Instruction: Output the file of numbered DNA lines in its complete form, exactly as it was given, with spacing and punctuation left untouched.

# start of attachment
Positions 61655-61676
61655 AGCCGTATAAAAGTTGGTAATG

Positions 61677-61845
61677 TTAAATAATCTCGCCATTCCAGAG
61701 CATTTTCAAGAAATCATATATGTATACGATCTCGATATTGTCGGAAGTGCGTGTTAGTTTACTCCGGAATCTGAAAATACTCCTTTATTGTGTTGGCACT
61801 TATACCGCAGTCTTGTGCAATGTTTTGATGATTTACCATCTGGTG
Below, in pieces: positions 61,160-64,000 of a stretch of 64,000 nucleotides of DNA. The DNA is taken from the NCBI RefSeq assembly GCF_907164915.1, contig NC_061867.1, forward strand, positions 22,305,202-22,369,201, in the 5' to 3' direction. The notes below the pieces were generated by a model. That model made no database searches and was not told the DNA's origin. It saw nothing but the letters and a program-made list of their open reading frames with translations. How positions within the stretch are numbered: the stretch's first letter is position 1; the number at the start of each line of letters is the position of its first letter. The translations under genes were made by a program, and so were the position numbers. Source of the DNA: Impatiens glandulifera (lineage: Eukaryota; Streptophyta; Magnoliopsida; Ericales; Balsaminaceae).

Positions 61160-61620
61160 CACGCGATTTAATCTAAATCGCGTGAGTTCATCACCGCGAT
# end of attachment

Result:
Positions 61655-61676
61655 AGCCGTATAAAAGTTGGTAATG

Positions 61677-61845
61677 TTAAATAATCTCGCCATTCCAGAG
61701 CATTTTCAAGAAATCATATATGTATACGATCTCGATATTGTCGGAAGTGCGTGTTAGTTTACTCCGGAATCTGAAAATACTCCTTTATTGTGTTGGCACT
61801 TATACCGCAGTCTTGTGCAATGTTTTGATGATTTACCATCTGGTG
Below, in pieces: positions 61,160-64,000 of a stretch of 64,000 nucleotides of DNA. The DNA is taken from the NCBI RefSeq assembly GCF_907164915.1, contig NC_061867.1, forward strand, positions 22,305,202-22,369,201, in the 5' to 3' direction. The notes below the pieces were generated by a model. That model made no database searches and was not told the DNA's origin. It saw nothing but the letters and a program-made list of their open reading frames with translations. How positions within the stretch are numbered: the stretch's first letter is position 1; the number at the start of each line of letters is the position of its first letter. The translations under genes were made by a program, and so were the position numbers. Source of the DNA: Impatiens glandulifera (lineage: Eukaryota; Streptophyta; Magnoliopsida; Ericales; Balsaminaceae).

Positions 61160-61620
61160 CACGCGATTTAATCTAAATCGCGTGAGTTCATCACCGCGAT